Faculty Research 1990 - 1999

Frequency and histological appearance of adenomas in multiple intestinal neoplasia mice are unaffected by severe combined immunodeficiency (scid) mutation.

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Int J Cancer 1996 Jan 17;65(2):249-53


AI28802/AI/NIAID, AI24544/AI/NIAID, CA34196/CA/NCI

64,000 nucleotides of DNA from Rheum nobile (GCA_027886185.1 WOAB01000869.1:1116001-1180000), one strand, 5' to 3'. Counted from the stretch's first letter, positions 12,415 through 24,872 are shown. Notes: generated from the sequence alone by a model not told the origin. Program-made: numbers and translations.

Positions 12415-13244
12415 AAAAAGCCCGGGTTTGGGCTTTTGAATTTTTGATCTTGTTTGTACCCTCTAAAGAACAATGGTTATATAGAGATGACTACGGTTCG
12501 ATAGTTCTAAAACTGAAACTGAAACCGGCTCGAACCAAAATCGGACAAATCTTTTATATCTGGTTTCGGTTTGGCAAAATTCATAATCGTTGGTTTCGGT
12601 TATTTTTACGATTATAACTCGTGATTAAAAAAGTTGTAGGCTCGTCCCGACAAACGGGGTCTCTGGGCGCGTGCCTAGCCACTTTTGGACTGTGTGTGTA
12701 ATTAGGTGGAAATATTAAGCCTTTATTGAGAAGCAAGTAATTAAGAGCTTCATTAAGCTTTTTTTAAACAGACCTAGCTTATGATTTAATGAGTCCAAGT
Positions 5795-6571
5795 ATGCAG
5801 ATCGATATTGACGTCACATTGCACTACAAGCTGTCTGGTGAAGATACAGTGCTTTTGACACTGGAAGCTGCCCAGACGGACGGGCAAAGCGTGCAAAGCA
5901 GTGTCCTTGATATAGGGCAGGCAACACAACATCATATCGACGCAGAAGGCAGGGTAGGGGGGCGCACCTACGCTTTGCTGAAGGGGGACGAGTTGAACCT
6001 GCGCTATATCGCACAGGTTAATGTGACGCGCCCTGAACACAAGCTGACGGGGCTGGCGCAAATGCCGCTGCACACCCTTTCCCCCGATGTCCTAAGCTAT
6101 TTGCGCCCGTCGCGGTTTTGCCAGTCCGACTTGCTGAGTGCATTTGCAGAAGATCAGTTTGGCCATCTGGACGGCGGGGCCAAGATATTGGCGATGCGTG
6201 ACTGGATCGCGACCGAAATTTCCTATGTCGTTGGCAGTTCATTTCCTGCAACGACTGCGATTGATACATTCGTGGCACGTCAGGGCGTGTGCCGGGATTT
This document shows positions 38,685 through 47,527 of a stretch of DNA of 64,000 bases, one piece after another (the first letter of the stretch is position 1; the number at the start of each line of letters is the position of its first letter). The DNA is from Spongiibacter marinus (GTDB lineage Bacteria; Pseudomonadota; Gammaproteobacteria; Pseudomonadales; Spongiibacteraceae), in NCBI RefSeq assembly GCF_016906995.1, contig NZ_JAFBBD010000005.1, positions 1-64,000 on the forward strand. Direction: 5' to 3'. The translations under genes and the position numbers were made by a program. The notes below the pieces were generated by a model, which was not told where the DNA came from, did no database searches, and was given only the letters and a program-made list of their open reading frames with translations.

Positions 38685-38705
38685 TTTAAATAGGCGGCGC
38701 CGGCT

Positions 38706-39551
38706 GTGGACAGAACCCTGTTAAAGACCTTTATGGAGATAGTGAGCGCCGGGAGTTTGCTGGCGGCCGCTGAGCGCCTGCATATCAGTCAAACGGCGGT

Well-characterized murine mutations are powerful analytical tools for the genetic analysis of tumorigenesis. We crossed the multiple intestinal neoplasia (Min) allele of adenomatous polyposis coli (Apc), which produces a profound pre-disposition to intestinal neoplasia, with the severe combined immunodeficiency (scid) mutation, which causes defective double-strand DNA repair and severe immunodeficiency, on the common C57BL/6J genetic background to assay for any combined effect on intestinal tumorigenesis. Several phenotypic traits were exacerbated in an apparently additive manner in the double mutant mice, including reduced immunoglobulin levels, reduced body weight and increased morbidity. However, quantitation and histological evaluation of polyp phenotype indicated that these mutations did not interact to affect either polyp frequency or progression. Thus, neither genome instability nor lack of immunosurveillance conferred by scid contributes to intestinal polyps in this model.

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